The following is an excerpt from A Diamond In The Rough: Over 100 Specific Tips To Build A Strong Customer Culture, a new book on customer culture by Steven Van Belleghem. It is reprinted with permission from the author. The book is available now on Amazon.
Do you have it too? The PowerPoint slide in your presentation where customer focus is described as one of your objectives? This theme has, no doubt, been presented several times to your employees as well. This is a good intention, but one that does not often go beyond the slide.
Companies can convince themselves that they offer excellent customer service and be quite shocked at customer research that demonstrates that this is not the case. A statistic that has become a classic in the world of customer centricity is: 80% of CEOs think their company is customer-centric, but only 8% of customers agree. There is a huge gap between what companies think they achieve and how effectively it comes across to customers.
There can even be a big difference in perception between a company’s management and employees. I chatted briefly with the CEO of a large e-commerce company to fine-tune a presentation I was about to make at one of their events. ‘Steven,’ he said, ‘in terms of customer experience, we are doing very well.’ As I prepared my computer for the presentation, the IT team came by to help me with the technology. A member of the team asked, ‘What is the topic of your presentation?’ ‘Customer focus,’ I replied. ‘That’s very good, we still have a lot to learn about customer focus. It goes completely haywire here so often.’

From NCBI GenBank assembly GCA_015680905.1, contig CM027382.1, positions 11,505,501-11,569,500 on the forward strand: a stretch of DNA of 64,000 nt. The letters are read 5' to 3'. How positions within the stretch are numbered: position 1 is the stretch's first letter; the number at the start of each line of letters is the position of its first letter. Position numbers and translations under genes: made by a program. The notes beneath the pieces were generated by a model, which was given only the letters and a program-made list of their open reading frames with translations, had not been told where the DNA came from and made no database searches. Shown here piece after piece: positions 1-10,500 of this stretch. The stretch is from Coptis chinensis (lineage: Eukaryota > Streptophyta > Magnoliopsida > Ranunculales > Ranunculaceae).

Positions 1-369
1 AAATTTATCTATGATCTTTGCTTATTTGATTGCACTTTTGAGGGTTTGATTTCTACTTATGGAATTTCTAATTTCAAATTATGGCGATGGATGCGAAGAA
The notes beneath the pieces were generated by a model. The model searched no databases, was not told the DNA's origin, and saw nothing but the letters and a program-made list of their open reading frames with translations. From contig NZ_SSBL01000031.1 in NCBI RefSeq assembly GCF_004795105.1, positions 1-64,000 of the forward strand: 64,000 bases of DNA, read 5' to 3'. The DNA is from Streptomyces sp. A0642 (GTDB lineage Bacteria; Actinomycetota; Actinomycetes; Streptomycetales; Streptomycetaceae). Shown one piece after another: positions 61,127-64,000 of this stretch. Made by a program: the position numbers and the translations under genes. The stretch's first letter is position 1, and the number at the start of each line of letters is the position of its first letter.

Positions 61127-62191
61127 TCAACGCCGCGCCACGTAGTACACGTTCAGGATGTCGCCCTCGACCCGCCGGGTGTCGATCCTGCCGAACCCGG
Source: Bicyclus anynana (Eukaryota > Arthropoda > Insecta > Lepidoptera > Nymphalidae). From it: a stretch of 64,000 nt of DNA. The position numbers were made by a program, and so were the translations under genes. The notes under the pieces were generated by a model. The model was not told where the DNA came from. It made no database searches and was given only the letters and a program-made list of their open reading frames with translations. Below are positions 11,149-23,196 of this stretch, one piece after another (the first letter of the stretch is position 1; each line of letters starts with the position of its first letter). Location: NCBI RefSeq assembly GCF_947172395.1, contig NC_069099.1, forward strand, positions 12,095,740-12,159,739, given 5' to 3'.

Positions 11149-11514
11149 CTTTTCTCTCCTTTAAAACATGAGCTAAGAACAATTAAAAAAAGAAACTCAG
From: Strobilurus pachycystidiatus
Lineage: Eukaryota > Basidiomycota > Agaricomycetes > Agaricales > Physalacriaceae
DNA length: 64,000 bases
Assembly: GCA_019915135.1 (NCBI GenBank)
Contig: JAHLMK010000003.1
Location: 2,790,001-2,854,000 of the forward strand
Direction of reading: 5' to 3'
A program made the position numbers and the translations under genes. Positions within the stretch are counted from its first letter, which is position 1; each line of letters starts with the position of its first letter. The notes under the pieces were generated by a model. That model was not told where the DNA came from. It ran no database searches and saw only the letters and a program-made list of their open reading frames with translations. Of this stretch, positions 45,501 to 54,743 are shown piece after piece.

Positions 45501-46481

The Diamond in the Rough
Do you recognize this paradox? Your company has the will to become customer-centric. Your company has made plans to become customer-centric, yet your company fails to excel in customer-centricity.
This problem is the great paradox in the world of customer centricity: just about every company has good intentions, but most of the time the execution is only average in quality. Most companies are a diamond in the rough when it comes to customer experience. The goal of my new book is to transform diamond in the rough companies into beautiful shiny diamonds.
The Peter Principle was described by Dr. Laurence J. Peter in his 1969 book, The Peter Principle: Why Things Always Go Wrong. The Peter Principle is the observation that in a fixed hierarchy, people are promoted until they reach their level of incompetence. In other words, people are promoted based on success in their existing role into a new role for which they may not have sufficient competences. I believe the Peter Principle can be applied to many technologies.
Technology is Not a Shortcut to Enhanced Customer Experience
For example, many people (I plead guilty in part) believed that technology would offer shortcuts to higher customer satisfaction. ‘If we buy technology X or Y, satisfaction will increase.’ But the promise of some new technologies has been overestimated. They have been promoted for uses that are beyond their capacity.
Artificial intelligence, augmented and virtual reality (metaverse), crypto, NFT, Web3, Blockchain, and other technologies have unique applications and strong stories that excite many people. Many of them have been promoted as having a high potential to also improve the customer experience, but their success rates are low. Investing in technology is a necessity, but this alone will not transform companies into shining diamonds: there is no shortcut to a great customer experience.